Type

Presentation

Description

“I wish I had known about this sooner!” Librarians hear that exclamation all too often when we tell students about research assistance and library resources. Research and critical thinking skills are essential in today’s information-rich world, yet many students have to develop these skills on their own. They must learn to navigate their options with minimal guidance. Unfortunately, this often means wasted time, missed opportunities, and frustration.

How can librarians reach students before the frustration begins? At a school like Middlebury, where information literacy instruction is not part of the curriculum, we have to be creative. We are competing with many other attention-getters: there are over 150 student organizations, and only about 2,500 students to join them. Twenty-seven percent of our students participate in varsity sports, and many more participate in intramurals and clubs. Not to mention the coursework. As an indicator of Middlebury’s high academic expectations, in 2014 nearly fifteen percent of Middlebury students undertook a joint or double major, and sixty-two percent of graduating seniors planned to enter a graduate program. Middlebury students are driven and ambitious, and they feel they have little “extra” time to devote to perfecting their research skills.

To meet these challenges, we have reframed some of the work we do as librarians. In addition to traditional, course-related outreach to faculty, we now work with allies who help us succeed in our outreach to students. The Writing Center is closely aligned with the library in terms of mission and location. Not only do they support students working on research papers, but they also are housed in the Library. We have collaborated with them for many years, and our relationship has grown stronger over time.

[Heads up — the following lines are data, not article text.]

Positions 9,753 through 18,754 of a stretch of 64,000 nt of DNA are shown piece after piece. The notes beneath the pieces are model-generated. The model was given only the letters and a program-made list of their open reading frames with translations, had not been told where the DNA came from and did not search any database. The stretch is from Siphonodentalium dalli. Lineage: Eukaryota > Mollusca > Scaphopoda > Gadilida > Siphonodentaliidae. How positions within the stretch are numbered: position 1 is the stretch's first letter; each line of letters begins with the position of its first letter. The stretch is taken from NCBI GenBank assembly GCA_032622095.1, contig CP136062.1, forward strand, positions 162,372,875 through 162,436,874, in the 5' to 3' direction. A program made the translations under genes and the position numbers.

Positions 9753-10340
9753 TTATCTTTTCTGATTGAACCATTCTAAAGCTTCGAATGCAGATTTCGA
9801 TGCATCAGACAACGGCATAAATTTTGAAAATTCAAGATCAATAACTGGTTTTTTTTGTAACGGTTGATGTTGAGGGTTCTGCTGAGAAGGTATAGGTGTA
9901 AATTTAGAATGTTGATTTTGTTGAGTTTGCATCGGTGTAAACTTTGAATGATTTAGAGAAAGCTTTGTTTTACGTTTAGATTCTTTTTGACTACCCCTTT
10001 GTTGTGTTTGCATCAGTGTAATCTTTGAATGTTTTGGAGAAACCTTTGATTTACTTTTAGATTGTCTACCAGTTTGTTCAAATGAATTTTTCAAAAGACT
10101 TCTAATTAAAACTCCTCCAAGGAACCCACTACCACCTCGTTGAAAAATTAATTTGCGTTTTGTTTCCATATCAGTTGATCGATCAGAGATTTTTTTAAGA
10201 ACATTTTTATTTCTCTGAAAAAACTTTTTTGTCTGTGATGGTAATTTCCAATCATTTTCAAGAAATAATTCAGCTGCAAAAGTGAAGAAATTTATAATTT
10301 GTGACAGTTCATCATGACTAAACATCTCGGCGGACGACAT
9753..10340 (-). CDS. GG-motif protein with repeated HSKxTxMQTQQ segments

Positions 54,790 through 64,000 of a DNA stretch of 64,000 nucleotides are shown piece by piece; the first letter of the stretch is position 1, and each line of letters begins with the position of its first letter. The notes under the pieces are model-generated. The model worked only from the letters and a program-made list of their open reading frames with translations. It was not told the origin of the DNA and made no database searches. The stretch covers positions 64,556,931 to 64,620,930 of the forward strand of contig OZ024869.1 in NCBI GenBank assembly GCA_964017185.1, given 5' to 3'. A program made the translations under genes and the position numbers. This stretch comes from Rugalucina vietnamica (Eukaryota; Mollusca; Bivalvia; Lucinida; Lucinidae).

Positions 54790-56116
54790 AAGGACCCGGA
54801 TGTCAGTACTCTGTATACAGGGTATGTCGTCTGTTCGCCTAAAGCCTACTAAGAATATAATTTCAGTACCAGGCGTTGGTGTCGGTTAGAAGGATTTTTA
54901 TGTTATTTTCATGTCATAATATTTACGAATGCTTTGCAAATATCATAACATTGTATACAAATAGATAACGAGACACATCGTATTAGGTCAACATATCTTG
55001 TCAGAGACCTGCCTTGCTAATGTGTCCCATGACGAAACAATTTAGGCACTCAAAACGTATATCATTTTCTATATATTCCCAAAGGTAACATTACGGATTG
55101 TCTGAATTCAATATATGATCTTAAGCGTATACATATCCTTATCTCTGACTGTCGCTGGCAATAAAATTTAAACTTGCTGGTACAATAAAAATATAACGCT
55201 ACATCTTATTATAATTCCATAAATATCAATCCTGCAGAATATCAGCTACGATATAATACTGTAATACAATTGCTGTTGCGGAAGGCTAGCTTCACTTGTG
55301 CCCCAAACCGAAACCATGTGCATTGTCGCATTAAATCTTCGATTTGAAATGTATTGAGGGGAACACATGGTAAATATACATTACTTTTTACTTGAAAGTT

We provide library research training to Peer Writing Tutors every semester, and recently we have begun co-sponsoring a college Write-In. In addition, we hosted a series of strategic conversations last year which resulted in new ideas for collaboration that we will explore in the future. Research training for Peer Writing Tutors emphasizes the work we have in common: librarians and Peer Writing Tutors help students in different stages of the research and writing process. The training is one segment of a six-week program for new and returning tutors, and the Library pays for the tutors’ time. We use a discussion-based format to show tutors why, when and how to make referrals to librarians, and how to use the library for their own research. The Write-In is a social event designed to support and encourage students through the often-stressful process of researching and writing final papers.

This lively, example-based presentation will be led by two librarians, the Director of the Writing Center, and a Peer Writing Tutor. We’ll describe what we do and why, what the response has been, and how our approaches have changed over time. Audience members will learn about the ways in which a library can partner with a writing center, the benefits of partnership,the drawbacks and challenges, what’s required, and potential next steps.

Keywords

Collaboration, student workers, tutoring, writing skills, writing center, research skills

Macfarlane et al_Handout_2017.pdf (65 kB)
Handout for the presentation